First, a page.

Gold mining remains one of the drivers of Ghana’s economic dynamics. The abundance of gold deposits in Ghana in the pre-colonial days earned the countries the name Gold Coast (Land of Gold). From the pre-colonial days to now post-independence era, the debate on Gold mining visas via illegal mining continues to be a subject of discussion.
Although the government of Ghana in the 1980s had streamlined the mining activities of Artisanal Small-Scale Miners, their activities, majority of the small-scale miners continue to operate without certified legal requirement and their operations continue to have numerous environmental, social and economic consequences.
Government over the years, especially in the fourth republic of Ghana, have failed woefully to address the issue of galamsayers or illegal mining. By definition, illegal implying not operating within the tenant of laws. So why should a sovereign nation with adequate laws fail to tackle an issue that is not permissible?
It must be noted that the activities of illegal miners affect the health of mining communities as they pollute water bodies or water sources. The use of mercury and other chemicals to attract goal have some health implications as most of those communities depend on such water sources for domestic use as well.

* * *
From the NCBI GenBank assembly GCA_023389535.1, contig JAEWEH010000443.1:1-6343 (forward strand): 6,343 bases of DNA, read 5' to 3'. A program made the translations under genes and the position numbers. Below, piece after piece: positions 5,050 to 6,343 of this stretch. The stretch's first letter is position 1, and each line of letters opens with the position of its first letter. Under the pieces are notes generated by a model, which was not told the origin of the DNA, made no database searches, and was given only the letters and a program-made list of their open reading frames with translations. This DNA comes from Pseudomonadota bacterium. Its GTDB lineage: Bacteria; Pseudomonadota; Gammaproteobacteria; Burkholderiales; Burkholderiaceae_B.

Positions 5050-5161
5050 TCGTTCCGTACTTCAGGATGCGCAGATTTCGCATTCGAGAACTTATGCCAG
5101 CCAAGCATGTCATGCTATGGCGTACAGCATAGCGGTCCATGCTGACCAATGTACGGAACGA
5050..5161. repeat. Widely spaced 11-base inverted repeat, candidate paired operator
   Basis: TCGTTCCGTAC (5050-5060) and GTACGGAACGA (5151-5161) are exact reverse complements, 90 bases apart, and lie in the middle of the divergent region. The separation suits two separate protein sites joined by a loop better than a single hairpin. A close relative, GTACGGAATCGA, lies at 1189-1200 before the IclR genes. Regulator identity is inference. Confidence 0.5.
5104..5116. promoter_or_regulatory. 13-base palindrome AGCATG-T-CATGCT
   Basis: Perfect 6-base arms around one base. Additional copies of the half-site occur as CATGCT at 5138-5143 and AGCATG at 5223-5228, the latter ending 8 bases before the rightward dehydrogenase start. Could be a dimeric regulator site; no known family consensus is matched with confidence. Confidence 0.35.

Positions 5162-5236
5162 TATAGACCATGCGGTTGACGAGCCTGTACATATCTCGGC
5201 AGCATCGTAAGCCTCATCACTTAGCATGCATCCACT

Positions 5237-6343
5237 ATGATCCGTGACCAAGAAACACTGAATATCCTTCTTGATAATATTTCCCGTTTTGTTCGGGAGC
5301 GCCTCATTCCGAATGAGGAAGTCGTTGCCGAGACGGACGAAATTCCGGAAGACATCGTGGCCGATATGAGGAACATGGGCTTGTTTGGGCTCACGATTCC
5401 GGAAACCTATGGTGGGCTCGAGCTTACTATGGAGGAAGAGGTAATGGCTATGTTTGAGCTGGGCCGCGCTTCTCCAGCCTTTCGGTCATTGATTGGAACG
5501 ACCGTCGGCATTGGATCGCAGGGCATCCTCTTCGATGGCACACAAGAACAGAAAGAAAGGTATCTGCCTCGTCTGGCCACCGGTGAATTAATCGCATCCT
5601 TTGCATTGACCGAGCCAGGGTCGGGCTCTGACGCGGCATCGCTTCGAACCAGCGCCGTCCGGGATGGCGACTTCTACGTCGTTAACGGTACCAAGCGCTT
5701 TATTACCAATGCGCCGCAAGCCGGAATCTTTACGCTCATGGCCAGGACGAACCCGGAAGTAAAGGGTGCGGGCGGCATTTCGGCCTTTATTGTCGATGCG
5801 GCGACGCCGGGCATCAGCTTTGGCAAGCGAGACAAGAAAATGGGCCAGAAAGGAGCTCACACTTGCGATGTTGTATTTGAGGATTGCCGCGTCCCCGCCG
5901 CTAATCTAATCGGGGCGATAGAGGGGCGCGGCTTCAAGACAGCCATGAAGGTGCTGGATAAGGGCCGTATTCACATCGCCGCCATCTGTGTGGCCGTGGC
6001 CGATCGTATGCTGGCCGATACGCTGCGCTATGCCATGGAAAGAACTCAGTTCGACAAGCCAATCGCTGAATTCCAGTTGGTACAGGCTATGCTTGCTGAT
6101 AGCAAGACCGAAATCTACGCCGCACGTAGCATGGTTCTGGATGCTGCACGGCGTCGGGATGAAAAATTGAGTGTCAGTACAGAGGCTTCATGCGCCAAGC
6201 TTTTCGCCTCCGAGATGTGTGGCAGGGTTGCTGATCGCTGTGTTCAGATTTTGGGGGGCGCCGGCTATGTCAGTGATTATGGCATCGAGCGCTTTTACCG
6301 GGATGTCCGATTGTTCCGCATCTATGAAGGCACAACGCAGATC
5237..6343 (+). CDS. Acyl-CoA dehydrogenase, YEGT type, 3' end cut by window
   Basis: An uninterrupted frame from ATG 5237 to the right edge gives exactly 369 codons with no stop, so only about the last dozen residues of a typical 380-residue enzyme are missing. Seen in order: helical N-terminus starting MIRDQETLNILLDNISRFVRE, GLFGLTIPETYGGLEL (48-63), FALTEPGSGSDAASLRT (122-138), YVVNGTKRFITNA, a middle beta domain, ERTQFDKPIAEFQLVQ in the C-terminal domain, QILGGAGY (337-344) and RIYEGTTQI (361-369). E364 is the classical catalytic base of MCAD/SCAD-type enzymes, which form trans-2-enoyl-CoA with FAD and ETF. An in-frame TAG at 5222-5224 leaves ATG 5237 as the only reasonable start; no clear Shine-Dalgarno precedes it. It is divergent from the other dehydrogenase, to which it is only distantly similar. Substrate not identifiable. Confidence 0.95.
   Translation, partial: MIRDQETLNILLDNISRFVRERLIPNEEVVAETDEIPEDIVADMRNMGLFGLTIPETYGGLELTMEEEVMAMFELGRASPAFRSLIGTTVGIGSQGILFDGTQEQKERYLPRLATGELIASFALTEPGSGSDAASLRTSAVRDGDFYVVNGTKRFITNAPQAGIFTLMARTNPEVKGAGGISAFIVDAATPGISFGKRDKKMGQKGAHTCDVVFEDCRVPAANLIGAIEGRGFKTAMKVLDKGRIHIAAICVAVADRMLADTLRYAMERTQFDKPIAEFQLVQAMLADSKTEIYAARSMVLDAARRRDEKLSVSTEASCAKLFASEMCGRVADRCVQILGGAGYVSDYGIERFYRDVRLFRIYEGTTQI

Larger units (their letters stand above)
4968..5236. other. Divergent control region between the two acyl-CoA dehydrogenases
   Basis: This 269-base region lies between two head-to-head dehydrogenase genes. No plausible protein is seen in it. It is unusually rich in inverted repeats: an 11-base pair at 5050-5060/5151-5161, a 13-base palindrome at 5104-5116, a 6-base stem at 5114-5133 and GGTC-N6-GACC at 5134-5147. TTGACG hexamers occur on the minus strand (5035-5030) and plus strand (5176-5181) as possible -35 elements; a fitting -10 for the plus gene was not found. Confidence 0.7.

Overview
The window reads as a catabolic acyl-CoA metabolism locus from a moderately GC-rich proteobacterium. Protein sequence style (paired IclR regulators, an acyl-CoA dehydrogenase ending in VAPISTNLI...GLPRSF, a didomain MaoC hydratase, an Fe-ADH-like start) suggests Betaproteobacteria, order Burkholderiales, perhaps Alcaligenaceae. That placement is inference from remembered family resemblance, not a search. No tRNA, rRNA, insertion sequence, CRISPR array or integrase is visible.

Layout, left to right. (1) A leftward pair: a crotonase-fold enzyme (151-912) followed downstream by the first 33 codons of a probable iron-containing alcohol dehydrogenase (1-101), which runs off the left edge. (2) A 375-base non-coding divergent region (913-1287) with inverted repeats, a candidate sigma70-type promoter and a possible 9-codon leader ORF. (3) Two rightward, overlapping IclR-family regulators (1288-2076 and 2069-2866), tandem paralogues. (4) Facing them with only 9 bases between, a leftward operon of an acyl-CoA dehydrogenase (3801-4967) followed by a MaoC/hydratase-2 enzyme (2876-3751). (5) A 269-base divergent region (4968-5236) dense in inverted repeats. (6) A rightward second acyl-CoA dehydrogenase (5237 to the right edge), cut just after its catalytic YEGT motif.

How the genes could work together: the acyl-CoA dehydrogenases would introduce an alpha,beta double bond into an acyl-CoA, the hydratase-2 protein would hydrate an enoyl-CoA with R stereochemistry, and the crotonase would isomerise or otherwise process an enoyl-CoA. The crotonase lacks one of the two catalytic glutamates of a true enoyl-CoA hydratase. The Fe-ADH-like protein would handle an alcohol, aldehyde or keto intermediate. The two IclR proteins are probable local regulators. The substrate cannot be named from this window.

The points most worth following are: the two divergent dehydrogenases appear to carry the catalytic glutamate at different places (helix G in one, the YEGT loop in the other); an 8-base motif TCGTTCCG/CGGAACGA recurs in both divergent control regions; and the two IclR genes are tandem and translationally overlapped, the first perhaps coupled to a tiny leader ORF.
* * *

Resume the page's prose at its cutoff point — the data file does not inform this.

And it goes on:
Again, water supply for dry season farming equally becomes a challenge and animals do not also get water to drink. It is unpleasant to allow the activities of galamsayers to destroy the livelihood outcomes of households and local communities. More so, the government could have been cashing more revenue from these small-scale miners if they were registered and activities regularised.
Over 85% of these small-scale miners are not registered and engaged in mining processes that continue to threaten the eco-system and the environment.
It must be acknowledged that political leaders have failed to demonstrate good leadership and policy commitment in dealing with the issue of Galamsay. We have seen and heard a lot of political commentaries and pronounced as well as setting up government task forced to crackdown on illegal miners. Sadly, there is no serious commitment as leading crusaders were involved in corrupt practices in dealing with the menace.
It more shameful and disgusting that, foreign nationals, connive with some traditional rulers and other private citizens of Ghana to engage in illegal mining. Countries such as China will not tolerate this kind of illegal mining activities in their land, and we stand aloof and accommodate them to destroy our land and water resources for self-gains. Indeed, the government has failed us, citizens have lost the reality of nationhood and patriotism. There is no better description of Ghana as a failed state since leadership cannot protect our natural resources.
It should be noted that in the regime of sustainable development, we cannot as a country allow foreign nationals and even Ghanaians to engage in illegal mining activities. We cannot continue to shield few people to destroy our natural resources for their selfish gains. There is only one way-out, the government must rise above political gimmicks and demonstrate leadership in dealing with the growing spade of galamsay in the country.